College students are notoriously short on cash. This is partially due to the many expenses associated with attending school (tuition, books, living expenses, and more) and partially related to an inability to earn much more than minimum wage or work more than a part-time job, what with school taking top priority.
However, during your time in college, you’ll enjoy relative freedom that will not last once you graduate. Without a career or family to tie you down, you have the flexibility to travel when you want (so long as you’re on a break from school).
So how do you reconcile your urge and ability to travel with a limited budget?
Here are a few cost-effective travel options to consider.
There are currently 58 national parks under the mantle of the National Park Service. No matter where you go to school, it’s likely that you’re within driving distance of at least one national park.
The beauty and splendor of our great nation are at your fingertips, often for as little as an entrance fee of $15-30 (unless you wait for fee-free days). If you’re with a tour group, the entrance fee is generally included in the cost of the tour.
Whether you enjoy hiking, biking, rafting, climbing, or other outdoor activities, most national parks will deliver in spades. And with low-cost campsites and nearby lodgings, the biggest expense for your trip may be the fuel for your car or the food you pack for your trip.
This is an economical way to have some fun, see some sights, and enjoy a stellar vacation that you’ll remember for the rest of your life. Best of all, your college friends on a budget can afford to join you and split the costs.
Depending on where you go to college, you may or may not be in or near a major city. However, there’s bound to be one nearby. London, Paris, Tokyo, and Hong Kong are dream travel destinations, but getting there can be extremely expensive.
You’ll find that traveling domestically is a lot cheaper, whether you fly or drive, and there’s plenty to see in cities like New York and Los Angeles. Plus, if you look for youth hostels and other discount travel options, you could see these cities for a pittance.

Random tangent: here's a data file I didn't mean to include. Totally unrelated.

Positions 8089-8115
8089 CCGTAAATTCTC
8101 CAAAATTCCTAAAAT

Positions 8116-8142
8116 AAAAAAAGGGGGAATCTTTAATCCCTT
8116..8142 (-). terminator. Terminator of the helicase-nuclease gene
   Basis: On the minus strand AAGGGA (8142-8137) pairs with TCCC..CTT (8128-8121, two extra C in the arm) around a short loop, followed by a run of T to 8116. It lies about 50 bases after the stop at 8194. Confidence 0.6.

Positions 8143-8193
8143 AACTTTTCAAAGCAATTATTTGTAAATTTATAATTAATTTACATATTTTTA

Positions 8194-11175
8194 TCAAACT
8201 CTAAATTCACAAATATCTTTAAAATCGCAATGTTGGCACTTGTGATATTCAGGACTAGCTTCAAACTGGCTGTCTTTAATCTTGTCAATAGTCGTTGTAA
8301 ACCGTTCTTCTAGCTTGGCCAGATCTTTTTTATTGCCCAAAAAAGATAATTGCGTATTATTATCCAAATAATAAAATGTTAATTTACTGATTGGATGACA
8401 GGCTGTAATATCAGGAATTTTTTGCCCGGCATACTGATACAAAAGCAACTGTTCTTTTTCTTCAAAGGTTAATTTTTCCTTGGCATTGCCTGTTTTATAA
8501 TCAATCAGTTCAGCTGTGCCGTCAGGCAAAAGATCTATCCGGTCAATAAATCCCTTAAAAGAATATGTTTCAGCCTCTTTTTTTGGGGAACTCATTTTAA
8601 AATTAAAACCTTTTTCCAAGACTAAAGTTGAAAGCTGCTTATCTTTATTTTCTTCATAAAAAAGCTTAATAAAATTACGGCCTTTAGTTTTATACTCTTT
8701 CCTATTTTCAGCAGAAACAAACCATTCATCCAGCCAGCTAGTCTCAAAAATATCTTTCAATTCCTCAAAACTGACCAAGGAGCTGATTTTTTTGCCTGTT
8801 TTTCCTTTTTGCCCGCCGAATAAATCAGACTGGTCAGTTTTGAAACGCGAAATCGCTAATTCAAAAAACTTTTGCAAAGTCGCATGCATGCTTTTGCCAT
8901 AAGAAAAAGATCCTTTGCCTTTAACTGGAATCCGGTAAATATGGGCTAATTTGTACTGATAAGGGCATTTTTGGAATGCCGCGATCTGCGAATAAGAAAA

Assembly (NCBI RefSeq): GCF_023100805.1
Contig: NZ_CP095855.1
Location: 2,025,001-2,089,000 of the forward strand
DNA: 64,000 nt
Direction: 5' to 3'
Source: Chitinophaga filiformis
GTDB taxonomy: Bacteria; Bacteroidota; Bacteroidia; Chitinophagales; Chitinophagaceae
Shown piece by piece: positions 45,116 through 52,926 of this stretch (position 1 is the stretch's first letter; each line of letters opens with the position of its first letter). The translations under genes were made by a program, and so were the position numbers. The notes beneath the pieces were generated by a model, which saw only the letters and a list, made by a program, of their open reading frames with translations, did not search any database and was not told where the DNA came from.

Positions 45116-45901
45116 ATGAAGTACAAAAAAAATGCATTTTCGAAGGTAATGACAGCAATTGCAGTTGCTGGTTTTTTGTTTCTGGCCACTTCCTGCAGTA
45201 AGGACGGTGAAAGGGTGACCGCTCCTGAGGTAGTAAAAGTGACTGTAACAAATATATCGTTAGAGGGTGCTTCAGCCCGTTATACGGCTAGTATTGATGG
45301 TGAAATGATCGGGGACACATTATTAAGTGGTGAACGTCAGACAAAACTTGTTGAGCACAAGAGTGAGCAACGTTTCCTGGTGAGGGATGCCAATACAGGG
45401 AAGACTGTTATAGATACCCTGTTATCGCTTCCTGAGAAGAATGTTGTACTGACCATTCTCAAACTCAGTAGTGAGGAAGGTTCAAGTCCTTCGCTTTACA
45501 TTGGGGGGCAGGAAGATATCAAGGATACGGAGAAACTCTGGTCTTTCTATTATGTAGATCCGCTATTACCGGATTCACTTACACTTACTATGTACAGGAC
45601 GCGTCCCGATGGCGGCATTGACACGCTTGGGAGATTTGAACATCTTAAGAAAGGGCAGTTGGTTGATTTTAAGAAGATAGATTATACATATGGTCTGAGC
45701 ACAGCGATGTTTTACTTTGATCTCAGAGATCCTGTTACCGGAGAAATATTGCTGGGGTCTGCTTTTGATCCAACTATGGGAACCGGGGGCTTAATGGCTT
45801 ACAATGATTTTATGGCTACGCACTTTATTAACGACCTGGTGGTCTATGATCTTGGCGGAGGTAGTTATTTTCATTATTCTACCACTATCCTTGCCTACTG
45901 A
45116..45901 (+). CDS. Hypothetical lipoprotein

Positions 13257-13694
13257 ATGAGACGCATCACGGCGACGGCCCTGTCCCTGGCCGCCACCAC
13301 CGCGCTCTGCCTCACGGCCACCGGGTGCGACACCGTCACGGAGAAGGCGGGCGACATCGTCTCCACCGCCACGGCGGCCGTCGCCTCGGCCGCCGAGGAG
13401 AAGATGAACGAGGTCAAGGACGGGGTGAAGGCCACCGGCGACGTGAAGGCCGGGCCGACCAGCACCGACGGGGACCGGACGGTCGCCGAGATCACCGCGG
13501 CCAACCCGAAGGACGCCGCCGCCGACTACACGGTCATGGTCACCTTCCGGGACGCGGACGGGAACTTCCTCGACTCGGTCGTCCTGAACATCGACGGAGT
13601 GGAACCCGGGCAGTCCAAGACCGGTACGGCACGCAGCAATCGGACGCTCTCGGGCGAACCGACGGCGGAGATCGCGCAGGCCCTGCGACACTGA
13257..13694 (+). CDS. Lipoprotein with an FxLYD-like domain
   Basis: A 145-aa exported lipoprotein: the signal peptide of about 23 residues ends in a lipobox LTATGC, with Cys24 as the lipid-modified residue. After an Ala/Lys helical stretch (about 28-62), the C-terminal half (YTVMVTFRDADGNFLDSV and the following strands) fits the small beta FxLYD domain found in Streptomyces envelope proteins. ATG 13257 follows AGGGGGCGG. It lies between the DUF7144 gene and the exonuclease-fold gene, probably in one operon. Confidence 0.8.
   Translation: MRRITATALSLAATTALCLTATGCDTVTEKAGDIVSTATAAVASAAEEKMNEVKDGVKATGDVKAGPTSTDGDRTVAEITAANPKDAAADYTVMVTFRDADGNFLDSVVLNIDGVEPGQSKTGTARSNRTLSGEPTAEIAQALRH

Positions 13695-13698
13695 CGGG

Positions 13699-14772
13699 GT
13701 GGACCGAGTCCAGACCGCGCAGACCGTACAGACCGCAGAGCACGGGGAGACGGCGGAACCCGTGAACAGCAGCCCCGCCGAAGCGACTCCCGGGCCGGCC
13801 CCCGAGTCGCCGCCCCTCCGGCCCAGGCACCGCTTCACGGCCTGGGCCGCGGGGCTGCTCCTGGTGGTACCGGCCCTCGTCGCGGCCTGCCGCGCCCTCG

You don’t necessarily have to travel across an ocean to reach another country. In the U.S., we have Canada to the north and Mexico to the south, not to mention a slew of neighboring island nations and U.S. territories to consider (Haiti, Puerto Rico, the Bahamas, etc.).
Travel to these areas can be done by plane, train, or automobile (or in some cases boat). However, because the distance is shorter and you have more options than travel to, say, Europe or Asia, you’ll find that visiting neighboring countries is far less expensive.
Even travel to many Central or South American countries can be relatively affordable. So before you set your sights on the Grand Tour of Europe, consider visiting foreign lands that are virtually in your own backyard.
Bodies of Water
Whether you travel to a nearby river or lake for a day trip or you decide you want to spend a few days seaside enjoying the waves, a trip to the sand and surf can feel like an island vacation without the attendant costs.
Just because you’re focused on completing an MBA program doesn’t mean you can’t take a break here and there to squeeze in some travel. If you’ve got your heart set on heading overseas, consider the no-plan method.
Check-in frequently with discount travel sites to see what kinds of deals they have going. You can almost always find specials that offer you deeper-than-normal discounts if you’re not super picky about your destination.
If you’re looking for an adventure, allowing the current deals to dictate your destination could provide you with the fun and affordable travel every college student dreams of.